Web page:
The economic affairs committee of the House of Lords could be forgiven for being more confused after hearing from the Chancellor, George Osborne, this afternoon (4/2/14) than they were before he arrived.
The committee has been investigating the likely impact of a shale gas industry on the UK economy. Members asked Mr Osborne about two key issues, the effect of shale on energy prices and the attractiveness of the onshore oil and gas industry to investors. In the course of 20 minutes, Mr Osborne gave a range of responses to these questions.
Impact of shale gas on UK energy prices
Asked by a former Chancellor, Lord Lawson, about what effect shale gas would have on UK energy prices, Mr Osborne said: “I think it will have an impact and I hope it will have a significant impact.”
Then he became more cautious, particularly about comparisons with the US, which he said had seen a 50 per cent drop in prices: “There are some differences from the United States. We are not a closed an energy economic as the US is. We are part of a European gas market. They don’t have LNG export facilities in the same way we have import terminals. We more closely track the world gas price than the United States does and we have less ability to detach ourselves from the world gas price.”
Then he became optimistic again: “That said if you saw significant shale activity in the US, if you saw it in China and a number of European countries, that would clearly have an impact on the world gas price and we would be the beneficiaries of that as well as the direct beneficiary of producing gas and selling it on the world market.”
Then he went back to caution: “I think it does have the potential to bring gas prices down in the UK. I just don’t want to overpromise. I don’t want to go out and say it is the solution to all this country’s economic problems.”
His final comment, though, was unequivocal: “Once people start to see the benefits of this [shale gas] to the UK economy, the jobs that will be created, the lower energy costs and once communities start to see the money flowing I think they will all see the merits of this area of economic activity.”
Established industry or newcomer?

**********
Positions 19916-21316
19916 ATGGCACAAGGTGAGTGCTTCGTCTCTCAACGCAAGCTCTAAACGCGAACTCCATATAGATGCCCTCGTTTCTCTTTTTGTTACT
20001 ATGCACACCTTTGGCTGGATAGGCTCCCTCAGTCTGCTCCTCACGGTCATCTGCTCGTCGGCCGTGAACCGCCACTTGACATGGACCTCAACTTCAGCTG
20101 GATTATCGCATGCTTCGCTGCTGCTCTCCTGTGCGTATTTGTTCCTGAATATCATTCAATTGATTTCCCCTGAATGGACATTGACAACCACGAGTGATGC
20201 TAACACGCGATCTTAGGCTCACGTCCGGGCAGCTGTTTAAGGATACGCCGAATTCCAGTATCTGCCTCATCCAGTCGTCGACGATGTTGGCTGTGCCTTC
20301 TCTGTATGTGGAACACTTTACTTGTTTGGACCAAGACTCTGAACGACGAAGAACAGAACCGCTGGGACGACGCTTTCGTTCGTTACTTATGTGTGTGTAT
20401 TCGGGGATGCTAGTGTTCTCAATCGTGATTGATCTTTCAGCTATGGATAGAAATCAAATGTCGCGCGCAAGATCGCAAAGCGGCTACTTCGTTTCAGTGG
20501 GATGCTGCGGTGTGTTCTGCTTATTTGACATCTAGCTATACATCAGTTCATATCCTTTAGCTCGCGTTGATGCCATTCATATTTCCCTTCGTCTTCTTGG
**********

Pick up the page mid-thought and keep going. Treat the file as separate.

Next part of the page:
Answering a question from Lord Shipley about why the onshore oil and gas needed tax incentives, Mr Osborne stressed that it was an established industry: “I should have mentioned this earlier. Of course, there has been onshore oil and gas extraction for 100 years in this country. And there are substantial onshore fields that don’t attract a huge amount of local controversy just because they’ve been there for some time.”
Then he implied the industry needed help because it was new: “You can use tax incentives in the oil and gas tax regime to encourage particular investment that either won’t happen without those tax incentives or it may be reluctant to come forward because it is a brand new form of activity and an area where there just hasn’t been any substantial activity for many decades.”
Then he said tax incentives were needed to encourage investment in the UK, rather than in other countries: “I wanted to give this industry a big boost and to get this activity going in the United Kingdom, and I thought the incentives …would encourage some upfront capital investment that otherwise might not be forthcoming because people would be concerned that this wasn’t happening on a large scale and was the UK the place to go and put your money?”.
The Chancellor was unswerving on one point: his backing for shale gas in the UK. “I am a huge supporter of shale gas and I think it has the potential to transform the energy debate in the western world.” He said: “It is a very good answer to those who want to see affordable energy whilst at the same time the UK making a commitment to the reduction of global carbon emissions.”